Data and population health
Fourth, the pandemic demonstrated the power of data in population health management. Information held by general practices and other parts of the NHS enabled vaccines to be administered in line with the recommendations of the Joint Committee on Vaccinations and Immunisations. Likewise, analysis of vaccine uptake supported efforts to achieve equitable coverage in the population. Intelligent use of data should underpin work on other public health priorities.
The power of people and communities
The fifth lesson is the role of people and communities themselves in mitigating the impact of the pandemic. This was evident in high levels of compliance with advice on social distancing, mixing with others, wearing face coverings and working from home where possible. Voluntary and community sector (VCS) organisations, including faith groups, worked closely with public agencies in providing practical support to people who were vulnerable and enabling services to reach different communities.
Much effort is going into changing how care is delivered. A similar focus is needed on how demand arises in the first place
Much effort is going into changing how care is delivered. A similar focus is needed on how demand arises in the first place. Understanding what matters to people seeking care and working with VCS organisations to find effective ways of responding should be the starting point, learning from Wigan and other areas that have shown the benefits of this way of working. Harnessing the power of people and communities has never been more necessary or more urgent, based on robust engagement and co-production with the public.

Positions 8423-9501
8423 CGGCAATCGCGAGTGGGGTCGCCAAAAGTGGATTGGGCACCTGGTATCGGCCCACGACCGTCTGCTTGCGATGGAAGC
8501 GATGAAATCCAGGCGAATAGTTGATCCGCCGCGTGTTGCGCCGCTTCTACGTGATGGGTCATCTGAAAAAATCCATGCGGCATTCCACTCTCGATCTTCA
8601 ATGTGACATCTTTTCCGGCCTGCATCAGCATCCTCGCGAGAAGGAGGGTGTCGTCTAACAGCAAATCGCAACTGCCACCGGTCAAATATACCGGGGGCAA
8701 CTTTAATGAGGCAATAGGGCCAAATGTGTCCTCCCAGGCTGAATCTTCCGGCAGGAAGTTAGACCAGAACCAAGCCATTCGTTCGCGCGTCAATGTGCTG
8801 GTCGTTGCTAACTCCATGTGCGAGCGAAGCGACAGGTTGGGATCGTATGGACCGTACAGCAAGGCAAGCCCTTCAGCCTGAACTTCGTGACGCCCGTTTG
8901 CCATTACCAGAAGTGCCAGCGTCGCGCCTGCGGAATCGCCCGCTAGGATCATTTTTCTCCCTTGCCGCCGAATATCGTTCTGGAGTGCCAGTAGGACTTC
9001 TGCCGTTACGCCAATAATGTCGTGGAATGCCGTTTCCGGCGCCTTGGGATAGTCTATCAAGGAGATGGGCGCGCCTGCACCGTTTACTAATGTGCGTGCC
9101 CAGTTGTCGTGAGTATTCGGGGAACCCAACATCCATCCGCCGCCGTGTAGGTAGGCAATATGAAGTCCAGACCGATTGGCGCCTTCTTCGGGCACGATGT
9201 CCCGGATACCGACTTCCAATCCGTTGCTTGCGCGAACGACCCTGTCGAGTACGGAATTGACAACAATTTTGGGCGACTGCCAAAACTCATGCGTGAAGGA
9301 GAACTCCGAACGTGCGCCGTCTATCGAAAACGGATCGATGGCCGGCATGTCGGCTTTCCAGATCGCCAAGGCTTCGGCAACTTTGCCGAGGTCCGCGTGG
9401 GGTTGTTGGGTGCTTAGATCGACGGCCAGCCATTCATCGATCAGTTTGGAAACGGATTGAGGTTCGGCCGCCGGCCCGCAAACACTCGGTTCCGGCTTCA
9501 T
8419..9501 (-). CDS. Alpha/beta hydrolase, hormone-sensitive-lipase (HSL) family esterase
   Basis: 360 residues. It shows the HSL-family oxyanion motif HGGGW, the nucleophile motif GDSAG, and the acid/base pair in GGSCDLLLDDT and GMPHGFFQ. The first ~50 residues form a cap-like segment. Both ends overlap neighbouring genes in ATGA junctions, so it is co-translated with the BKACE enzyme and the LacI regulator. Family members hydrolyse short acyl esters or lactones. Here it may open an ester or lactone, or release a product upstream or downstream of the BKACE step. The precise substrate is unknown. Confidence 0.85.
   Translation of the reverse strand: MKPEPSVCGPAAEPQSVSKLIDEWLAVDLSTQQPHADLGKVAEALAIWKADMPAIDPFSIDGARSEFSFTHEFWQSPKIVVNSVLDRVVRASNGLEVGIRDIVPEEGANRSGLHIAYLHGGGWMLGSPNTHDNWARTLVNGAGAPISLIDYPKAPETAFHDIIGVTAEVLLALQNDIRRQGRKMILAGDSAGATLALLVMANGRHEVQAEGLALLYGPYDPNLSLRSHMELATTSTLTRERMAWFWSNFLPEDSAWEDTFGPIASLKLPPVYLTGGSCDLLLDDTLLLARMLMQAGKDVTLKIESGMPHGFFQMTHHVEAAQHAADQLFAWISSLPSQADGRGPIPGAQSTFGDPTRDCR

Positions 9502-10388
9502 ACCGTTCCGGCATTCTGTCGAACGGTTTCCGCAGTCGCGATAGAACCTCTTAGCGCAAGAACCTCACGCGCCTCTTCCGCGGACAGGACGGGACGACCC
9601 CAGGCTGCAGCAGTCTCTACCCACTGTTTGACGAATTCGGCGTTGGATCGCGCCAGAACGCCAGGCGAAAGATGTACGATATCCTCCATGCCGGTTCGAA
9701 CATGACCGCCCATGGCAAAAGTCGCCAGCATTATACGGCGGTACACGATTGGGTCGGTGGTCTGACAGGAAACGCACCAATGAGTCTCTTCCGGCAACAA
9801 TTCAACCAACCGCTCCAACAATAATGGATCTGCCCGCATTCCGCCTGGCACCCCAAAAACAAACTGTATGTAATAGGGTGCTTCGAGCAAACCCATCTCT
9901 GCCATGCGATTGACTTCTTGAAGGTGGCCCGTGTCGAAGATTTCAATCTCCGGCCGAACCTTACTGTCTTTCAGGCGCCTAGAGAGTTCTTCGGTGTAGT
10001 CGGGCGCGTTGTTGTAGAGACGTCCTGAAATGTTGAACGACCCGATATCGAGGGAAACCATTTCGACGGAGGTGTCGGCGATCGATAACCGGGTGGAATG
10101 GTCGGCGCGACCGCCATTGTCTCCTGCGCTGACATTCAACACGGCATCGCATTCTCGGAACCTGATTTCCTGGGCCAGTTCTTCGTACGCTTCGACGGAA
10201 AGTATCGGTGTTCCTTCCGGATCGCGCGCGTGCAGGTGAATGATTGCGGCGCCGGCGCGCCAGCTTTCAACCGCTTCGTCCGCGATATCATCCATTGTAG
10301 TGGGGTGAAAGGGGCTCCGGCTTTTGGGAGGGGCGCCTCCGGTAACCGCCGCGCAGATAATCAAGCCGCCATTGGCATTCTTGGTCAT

Virtual wards are being rolled out to reduce pressure on hospital beds and allow people to be treated in their own homes. Anticipatory care and patient-initiated follow up (PIFU), meanwhile, will enable individuals to take a more active role in determining and communicating their own care. Such initiatives are to be encouraged, but they will require a different kind of relationship between clinicians, patients and carers.
The disease of disparity
Last but not least, the pandemic laid bare stark and growing health inequalities across the country. In many areas this has galvanized innovative action on addressing what the Secretary of State has described as the ‘disease of disparity.’ In Norfolk and Waveney, local leaders put addressing inequalities at the heart of the vaccination programme, while in Bradford a proactive care service was redesigned to support people with specific needs.
In acting on these positive lessons, it is important to acknowledge that the NHS will not receive additional funding … on the scale seen during the pandemic, and that staff shortages remain a major constraint
Looking ahead, local action to reduce inequalities must be supported by cross-government action at national level.
In acting on these positive lessons, it is important to acknowledge that the NHS will not receive additional funding from the government on the scale seen during the pandemic, and that staff shortages remain a major constraint. Indeed, given inflationary pressures, ministers have made clear that the NHS will be expected to do ‘more with the same’ for the foreseeable future. Building on what was achieved in the NHS during the pandemic would be a good starting point.
Professor Sir Chris Ham is co-chair of the NHS Assembly
Matthew Taylor is chief executive of the NHS Confederation